A psychology major researching human happiness develops an app to help people build connections. An English graduate student working to increase literacy rates creates a reading app for preteens. A team of architecture graduate students promoting art enrichment employs augmented and virtual reality technology to deliver an immersive, interactive art experience. This summer, the Keller Center's eLab Accelerator program was full of humanities-focused entrepreneurs.

Although the entrepreneurial space at Princeton is historically brimming with students in STEM (science, technology, engineering and math) fields, forty-five percent of this year's eLab Accelerator business creators have come from the humanities departments. 

"Having the humanist's perspective in creating impactful innovations is essential," said Keller's executive director Cornelia Huellstrunk, which was the catalyst to why the Center is creating programs and curricula specially designed for humanities students. 

Psychology major Donald Della Pietra and his team found themselves on stage at the 11th Annual eLab Demo Day. They were pitching their startup company Unite, a map-based, event discovery app that allows people to easily find activities in their area.  

Pietra embraced an entrepreneurial mindset to address issues he saw percolating up during the pandemic; people feeling increasingly isolated and lonely. 

Having focused his research on happiness, Pierta was keenly aware that engagement and connection are critical components of human happiness. So with the help of his computer scientist teammates, Pietra is combating loneliness and fostering happiness through his online platform that brings people together.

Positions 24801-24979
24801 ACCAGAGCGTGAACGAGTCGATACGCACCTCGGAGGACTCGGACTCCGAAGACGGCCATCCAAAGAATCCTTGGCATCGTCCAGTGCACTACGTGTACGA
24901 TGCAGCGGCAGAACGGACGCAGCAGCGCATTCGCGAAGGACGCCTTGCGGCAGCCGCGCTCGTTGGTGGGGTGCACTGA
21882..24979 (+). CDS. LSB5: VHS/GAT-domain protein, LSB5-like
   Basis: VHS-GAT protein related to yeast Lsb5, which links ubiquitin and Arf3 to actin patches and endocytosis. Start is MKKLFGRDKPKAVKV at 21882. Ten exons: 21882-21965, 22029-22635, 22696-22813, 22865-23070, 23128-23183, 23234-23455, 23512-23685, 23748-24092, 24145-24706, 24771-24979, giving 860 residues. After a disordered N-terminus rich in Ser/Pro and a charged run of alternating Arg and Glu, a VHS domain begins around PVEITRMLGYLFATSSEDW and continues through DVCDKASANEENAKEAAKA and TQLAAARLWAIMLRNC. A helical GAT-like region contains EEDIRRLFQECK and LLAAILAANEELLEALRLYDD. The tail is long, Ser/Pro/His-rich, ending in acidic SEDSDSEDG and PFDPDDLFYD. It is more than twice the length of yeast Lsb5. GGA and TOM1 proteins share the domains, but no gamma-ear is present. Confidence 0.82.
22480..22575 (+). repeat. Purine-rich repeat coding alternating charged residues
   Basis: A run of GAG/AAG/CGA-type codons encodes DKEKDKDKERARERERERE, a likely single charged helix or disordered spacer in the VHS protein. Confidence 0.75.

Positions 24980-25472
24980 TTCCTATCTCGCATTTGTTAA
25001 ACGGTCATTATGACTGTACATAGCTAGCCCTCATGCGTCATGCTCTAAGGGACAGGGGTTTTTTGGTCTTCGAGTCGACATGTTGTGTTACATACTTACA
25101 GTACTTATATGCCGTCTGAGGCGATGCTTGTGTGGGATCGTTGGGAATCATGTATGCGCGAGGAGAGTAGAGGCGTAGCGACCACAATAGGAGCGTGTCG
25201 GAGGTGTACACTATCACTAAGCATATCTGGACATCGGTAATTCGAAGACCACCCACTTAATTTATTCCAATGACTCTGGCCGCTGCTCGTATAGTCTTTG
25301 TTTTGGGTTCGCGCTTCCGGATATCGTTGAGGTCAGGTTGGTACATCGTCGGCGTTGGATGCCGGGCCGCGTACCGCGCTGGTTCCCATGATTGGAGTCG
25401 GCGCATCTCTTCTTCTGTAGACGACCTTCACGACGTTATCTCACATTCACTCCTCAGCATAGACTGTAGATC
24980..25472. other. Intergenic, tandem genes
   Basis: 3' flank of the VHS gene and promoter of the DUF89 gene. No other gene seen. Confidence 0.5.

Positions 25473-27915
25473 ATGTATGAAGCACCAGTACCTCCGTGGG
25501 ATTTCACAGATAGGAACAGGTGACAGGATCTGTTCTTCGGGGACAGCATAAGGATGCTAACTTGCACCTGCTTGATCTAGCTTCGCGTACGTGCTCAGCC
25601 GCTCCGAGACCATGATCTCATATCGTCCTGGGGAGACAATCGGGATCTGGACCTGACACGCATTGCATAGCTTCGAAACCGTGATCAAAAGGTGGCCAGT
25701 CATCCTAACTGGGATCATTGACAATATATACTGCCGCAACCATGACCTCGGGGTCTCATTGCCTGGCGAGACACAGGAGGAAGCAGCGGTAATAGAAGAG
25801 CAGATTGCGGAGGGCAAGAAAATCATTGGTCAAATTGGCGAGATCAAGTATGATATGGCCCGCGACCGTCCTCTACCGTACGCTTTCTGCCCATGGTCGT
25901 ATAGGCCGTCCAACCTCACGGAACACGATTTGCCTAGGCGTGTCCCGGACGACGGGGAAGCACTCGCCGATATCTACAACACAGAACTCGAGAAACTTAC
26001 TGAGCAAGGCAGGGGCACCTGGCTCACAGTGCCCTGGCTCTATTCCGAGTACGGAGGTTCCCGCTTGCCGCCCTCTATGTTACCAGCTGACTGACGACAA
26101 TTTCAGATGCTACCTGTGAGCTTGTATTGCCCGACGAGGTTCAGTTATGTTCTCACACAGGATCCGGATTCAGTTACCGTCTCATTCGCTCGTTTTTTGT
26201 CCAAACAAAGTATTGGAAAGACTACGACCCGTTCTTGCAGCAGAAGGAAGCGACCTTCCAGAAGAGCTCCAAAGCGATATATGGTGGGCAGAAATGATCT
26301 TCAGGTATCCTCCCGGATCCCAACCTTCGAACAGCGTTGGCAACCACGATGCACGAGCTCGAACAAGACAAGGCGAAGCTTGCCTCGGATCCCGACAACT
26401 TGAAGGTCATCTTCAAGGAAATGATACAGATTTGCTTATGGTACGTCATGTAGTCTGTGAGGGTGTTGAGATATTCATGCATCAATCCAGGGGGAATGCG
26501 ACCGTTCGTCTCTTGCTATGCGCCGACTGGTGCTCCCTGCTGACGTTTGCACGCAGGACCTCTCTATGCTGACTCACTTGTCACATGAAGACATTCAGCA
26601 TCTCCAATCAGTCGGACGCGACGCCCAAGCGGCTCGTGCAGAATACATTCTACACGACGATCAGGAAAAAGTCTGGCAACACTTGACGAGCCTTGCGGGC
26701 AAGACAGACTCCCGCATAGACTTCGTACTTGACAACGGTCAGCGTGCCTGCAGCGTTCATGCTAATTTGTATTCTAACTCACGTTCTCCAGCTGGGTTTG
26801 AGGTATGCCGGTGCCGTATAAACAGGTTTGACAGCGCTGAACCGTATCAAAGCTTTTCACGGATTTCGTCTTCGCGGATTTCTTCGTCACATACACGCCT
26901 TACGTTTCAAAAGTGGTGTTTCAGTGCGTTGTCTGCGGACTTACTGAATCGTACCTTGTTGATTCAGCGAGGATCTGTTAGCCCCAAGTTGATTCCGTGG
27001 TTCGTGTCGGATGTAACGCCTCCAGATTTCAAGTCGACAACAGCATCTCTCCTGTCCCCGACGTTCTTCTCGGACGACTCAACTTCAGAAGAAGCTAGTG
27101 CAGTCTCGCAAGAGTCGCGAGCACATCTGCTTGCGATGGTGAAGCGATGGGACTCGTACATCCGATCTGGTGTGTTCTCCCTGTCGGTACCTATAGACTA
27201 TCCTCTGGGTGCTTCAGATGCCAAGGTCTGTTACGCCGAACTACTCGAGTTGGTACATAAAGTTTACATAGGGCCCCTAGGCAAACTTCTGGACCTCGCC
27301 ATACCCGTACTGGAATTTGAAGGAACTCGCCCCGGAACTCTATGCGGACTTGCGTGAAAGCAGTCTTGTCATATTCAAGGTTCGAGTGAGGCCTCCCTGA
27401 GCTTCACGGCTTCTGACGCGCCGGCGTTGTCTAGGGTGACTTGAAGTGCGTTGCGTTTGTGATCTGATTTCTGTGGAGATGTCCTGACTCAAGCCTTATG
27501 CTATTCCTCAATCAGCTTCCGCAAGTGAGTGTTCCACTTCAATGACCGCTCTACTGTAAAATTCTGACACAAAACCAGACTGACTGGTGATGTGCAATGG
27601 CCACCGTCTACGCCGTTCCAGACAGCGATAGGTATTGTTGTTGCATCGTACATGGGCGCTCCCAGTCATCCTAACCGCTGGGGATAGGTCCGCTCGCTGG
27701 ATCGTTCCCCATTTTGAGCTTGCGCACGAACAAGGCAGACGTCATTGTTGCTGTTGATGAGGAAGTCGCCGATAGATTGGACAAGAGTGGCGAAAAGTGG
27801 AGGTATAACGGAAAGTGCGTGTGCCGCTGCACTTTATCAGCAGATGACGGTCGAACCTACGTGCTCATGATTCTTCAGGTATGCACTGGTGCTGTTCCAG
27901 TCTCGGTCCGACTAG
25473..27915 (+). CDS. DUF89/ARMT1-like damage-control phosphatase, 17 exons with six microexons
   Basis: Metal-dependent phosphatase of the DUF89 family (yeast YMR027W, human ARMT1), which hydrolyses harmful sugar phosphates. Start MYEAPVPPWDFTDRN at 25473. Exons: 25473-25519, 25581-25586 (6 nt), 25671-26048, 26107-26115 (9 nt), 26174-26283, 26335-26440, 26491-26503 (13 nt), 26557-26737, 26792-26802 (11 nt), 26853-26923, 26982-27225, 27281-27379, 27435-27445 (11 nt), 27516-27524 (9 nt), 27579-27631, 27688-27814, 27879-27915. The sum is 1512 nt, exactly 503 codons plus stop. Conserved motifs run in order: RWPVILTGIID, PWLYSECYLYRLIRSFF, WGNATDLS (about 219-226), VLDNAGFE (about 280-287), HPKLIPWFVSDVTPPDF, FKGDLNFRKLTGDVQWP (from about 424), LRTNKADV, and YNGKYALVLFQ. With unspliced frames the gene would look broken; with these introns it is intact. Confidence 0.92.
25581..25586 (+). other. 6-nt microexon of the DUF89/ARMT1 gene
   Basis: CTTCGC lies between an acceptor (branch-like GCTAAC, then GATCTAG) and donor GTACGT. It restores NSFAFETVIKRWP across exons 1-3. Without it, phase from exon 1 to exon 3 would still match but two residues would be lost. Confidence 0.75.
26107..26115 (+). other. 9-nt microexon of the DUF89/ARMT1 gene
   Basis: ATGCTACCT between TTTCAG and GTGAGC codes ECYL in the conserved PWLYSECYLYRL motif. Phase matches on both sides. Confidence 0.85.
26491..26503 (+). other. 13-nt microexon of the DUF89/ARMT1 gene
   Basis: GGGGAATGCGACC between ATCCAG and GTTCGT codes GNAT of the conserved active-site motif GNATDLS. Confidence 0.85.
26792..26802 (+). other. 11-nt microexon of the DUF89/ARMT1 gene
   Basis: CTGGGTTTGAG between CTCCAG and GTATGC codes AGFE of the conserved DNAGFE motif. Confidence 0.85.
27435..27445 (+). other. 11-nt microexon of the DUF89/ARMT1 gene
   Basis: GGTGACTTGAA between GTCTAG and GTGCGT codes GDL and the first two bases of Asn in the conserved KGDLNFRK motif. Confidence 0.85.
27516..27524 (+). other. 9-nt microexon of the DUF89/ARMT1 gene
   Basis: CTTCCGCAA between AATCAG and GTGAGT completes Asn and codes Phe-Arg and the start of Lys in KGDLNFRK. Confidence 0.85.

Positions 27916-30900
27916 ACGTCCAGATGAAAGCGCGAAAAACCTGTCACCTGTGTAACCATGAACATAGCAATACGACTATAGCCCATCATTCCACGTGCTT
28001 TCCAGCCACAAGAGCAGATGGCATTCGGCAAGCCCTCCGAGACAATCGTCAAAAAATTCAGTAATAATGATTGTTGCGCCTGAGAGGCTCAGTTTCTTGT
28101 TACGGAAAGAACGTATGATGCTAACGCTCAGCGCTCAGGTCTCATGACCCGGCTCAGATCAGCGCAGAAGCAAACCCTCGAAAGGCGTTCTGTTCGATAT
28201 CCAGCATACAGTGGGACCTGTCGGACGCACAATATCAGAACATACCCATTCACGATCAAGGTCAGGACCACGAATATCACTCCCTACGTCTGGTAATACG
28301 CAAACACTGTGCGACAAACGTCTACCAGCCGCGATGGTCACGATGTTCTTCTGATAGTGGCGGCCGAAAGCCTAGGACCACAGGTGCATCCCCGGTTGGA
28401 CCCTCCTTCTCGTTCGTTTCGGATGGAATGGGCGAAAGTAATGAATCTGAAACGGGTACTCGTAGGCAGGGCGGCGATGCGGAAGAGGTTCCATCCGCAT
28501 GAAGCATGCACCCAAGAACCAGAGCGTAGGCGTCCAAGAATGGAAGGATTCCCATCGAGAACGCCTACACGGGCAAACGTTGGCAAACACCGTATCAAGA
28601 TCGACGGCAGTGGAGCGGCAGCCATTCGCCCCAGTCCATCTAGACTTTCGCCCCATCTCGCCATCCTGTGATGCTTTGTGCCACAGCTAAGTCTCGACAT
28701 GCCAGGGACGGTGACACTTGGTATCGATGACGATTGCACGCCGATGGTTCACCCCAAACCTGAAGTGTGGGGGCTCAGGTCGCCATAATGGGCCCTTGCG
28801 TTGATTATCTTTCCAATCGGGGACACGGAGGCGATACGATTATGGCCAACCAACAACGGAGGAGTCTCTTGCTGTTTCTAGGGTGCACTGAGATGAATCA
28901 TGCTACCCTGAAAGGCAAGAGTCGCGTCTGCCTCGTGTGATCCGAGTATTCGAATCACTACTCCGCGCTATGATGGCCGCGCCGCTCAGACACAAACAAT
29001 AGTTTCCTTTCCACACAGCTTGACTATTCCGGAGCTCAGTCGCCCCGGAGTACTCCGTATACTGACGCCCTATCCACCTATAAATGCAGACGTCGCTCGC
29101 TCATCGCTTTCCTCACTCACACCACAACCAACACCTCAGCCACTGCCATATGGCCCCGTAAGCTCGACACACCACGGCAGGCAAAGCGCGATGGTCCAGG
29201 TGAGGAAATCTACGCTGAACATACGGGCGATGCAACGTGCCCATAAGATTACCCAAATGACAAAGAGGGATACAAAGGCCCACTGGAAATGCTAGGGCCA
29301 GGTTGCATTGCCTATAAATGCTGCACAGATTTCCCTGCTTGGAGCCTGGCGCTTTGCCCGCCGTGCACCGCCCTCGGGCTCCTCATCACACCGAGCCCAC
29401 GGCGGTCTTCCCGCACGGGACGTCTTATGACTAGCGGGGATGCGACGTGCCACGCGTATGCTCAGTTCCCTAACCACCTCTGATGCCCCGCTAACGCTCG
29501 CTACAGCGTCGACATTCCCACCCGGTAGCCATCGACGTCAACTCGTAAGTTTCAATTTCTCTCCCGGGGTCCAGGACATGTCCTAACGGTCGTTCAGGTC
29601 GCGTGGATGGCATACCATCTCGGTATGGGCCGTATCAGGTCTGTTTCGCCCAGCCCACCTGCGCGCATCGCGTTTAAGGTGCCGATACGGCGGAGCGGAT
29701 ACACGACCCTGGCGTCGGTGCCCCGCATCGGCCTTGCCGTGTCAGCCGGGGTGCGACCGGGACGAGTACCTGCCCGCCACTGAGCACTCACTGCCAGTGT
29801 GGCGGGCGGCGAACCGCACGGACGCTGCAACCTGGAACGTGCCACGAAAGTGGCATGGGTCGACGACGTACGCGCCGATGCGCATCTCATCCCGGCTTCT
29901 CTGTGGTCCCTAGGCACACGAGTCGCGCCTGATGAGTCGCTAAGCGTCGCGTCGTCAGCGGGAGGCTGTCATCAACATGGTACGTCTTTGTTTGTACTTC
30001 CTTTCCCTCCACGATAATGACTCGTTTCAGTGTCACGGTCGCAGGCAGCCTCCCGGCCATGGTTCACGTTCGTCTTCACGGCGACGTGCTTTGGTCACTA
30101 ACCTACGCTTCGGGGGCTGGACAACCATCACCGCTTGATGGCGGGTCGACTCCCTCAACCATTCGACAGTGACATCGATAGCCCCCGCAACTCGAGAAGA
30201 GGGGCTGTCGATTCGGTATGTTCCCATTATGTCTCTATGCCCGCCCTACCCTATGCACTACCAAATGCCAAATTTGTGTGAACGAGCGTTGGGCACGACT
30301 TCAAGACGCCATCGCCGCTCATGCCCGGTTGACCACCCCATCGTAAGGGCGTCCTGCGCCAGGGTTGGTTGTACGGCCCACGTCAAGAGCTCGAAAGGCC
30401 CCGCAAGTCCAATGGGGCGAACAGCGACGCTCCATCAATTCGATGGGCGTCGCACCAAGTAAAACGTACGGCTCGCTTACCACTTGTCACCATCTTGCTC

Kate Clairmont, a Ph.D. candidate in the English department, is no stranger to the startup world. She has worked at two early-stage companies and understands what is needed to build a successful venture. With that understanding and a desire to improve literacy rates, Clairmont founded Readwell, a subscription-based, distraction-free reading app that offers high-quality books to preteen readers. 

While researching her dissertation on fairy tales, Clairmont discovered a treasure trove of high-quality, enriching, and thought-provoking children's literature, but it was not reaching its target audience. So she and her team of book lovers developed a curated library of beautiful stories designed to spark a lifelong love of reading in 8-12 year-olds. 

Sophie Jiang is excited to bring her years of experience in architecture, design thinking, and art gallery exhibition into practice. She and her team of graduate architecture students have jumped into the business creation space to democratize access to art. 

"The team's shared motivation in facilitating the psychosocial wellbeing of vulnerable populations with innovative technologies and designs was the driving force behind me joining this team," said Jiang. Their company, MoVA, Museum of Virtual Arts, uses delightfully entertaining augmented and virtual reality technology to create interactive art experiences.

Of course, there are STEM-based startups in the cohort. For example, engineers and mathematicians have come together to found Boreas, a lifestyle technology company producing low-cost portable personal air quality monitors. Its mission is to empower users to improve their wellbeing by providing instantaneous and long-term tracking of pollution exposure and airborne health risks.

Like Clairmont, Burke Pagano also has experience working in a startup company. That background and his entrepreneurial coursework have given him the confidence to found Sift, a sustainably-minded second-hand eCommerce marketplace for college students. They hope their swipe right-swipe left interface, inspired by dating apps, will resonate with their Gen Z peers. 
We hope you can join us this evening as the cohort of humanists and engineers pitch their innovations at the eLab New York City Demo Day. Walk-in registration is available.